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url 2018-05-18 11:48
Yin Yang Consciousness Know it all has it all and why do we all so hate it...
Conscious Parenting: Mindful Living Course for Parents - Nataša Pantović Nuit
Art of 4 Elements - Nataša Pantović Nuit
Mindful Eating with Delicious Raw Vegan Recipes - Nataša Pantović Nuit
Tree of Life - Nataša Pantović Nuit
Chanting Mantras with Best Chords - Nataša Pantović Nuit
A-Ma Alchemy of Love - Nataša Pantović Nuit
Mindful Being - Nataša Pantović Nuit
Conscious Creativity: Mindfulness Meditations - Nataša Pantović Nuit

Female Logic or Negative Application of Yin States of Consciousness

Know it all has it all and why do we all so hate it...Self-DevelopmentConscious ParentingRelationshipsSpiritual DevelopmentConscious MindMindfulnessOnline Life CoachingSymbols and Signsmeditation

 

Applying the Laws of Quantum Physics to Philosophy and acknowledging that the Micro cosmos is deeply connected to the Macro cosmos we came across...

Negative Application of Yin States of  Universally feared as “Female Logic”

"Let them eat cake" is the traditional translation of the French phrase "Qu'ils mangent de la brioche", spoken by a French Queen Marie Antoinette when she learned that the peasants who live and work for her are so poor that have no bread to eat.

Yin and Yang Consciousness States of Universe are NOT positive or negative. There are negative and positive applications of Yin and Yang states of consciousness within Yin and Yang charged environment.

Yin and Yang Consciousness States of Universe are NOT positive nor negative Alchemy of Love Books

Having deep resect towards Mother China and Mother India for experimenting with these states of consciousness in the past, in hope to implement a Universal Logic within their States behavior patterns, we now know that they have failed because the positive application of Yang states of consciousness – Science was not yet perfectly defined and negative application of Yin states of consciousness – Superstition strongly put a hold to their attempts to develop the Lady Science from their end.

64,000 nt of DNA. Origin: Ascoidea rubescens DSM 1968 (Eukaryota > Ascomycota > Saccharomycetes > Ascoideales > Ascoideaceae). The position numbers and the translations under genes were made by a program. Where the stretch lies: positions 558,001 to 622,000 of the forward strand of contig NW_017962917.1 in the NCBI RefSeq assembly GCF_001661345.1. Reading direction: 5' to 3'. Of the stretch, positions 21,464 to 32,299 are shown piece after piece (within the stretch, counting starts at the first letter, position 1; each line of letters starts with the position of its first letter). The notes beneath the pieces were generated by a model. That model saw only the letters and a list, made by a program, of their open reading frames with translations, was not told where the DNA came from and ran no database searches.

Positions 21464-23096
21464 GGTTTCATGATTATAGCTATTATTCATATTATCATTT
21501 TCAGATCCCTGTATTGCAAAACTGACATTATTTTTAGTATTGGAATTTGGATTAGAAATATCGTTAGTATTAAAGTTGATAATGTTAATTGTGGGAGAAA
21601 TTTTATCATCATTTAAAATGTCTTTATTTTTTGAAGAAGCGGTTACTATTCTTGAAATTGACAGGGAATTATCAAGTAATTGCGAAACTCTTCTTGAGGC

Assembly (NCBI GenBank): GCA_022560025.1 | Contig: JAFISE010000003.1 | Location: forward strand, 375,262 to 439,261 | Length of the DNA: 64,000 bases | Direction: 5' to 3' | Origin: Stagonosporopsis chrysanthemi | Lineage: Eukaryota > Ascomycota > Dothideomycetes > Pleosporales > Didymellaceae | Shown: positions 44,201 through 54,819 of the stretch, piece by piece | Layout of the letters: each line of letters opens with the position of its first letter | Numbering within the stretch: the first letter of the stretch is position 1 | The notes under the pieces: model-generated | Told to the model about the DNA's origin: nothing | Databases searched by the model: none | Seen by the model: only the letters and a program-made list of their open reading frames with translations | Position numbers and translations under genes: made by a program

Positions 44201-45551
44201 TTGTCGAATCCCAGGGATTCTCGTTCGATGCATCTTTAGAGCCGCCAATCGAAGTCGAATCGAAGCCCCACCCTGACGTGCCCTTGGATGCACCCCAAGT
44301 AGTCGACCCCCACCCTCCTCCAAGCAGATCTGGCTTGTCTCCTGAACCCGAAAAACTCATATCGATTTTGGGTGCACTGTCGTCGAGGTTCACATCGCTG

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review 2018-03-10 11:54
Lost Connections by Johann Hari
Lost Connections: Uncovering the Real Causes of Depression – and the Unexpected Solutions - Johann Hari

TITLE: Lost Connections:  Uncovering the Real Causes of depression - and the Unexpected Solutions

AUTHOR:  Johann Hari

PUBLICATION DATE:  2018

FORMAT:  e-book

ISBN-13:  978-1-4088-7870-5
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From the blurb:

    "What really causes depression and anxiety – and how can we really solve them? Award-winning journalist Johann Hari suffered from depression since he was a child and started taking anti-depressants when he was a teenager. He was told that his problems were caused by a chemical imbalance in his brain. As an adult, trained in the social sciences, he began to investigate whether this was true – and he learned that almost everything we have been told about depression and anxiety is wrong.

    Across the world, Hari found social scientists who were uncovering evidence that depression and anxiety are not caused by a chemical imbalance in our brains. In fact, they are largely caused by key problems with the way we live today. Hari´s journey took him from a mind-blowing series of experiments in Baltimore, to an Amish community in Indiana, to an uprising in Berlin. Once he had uncovered nine real causes of depression and anxiety, they led him to scientists who are discovering seven very different solutions – ones that work.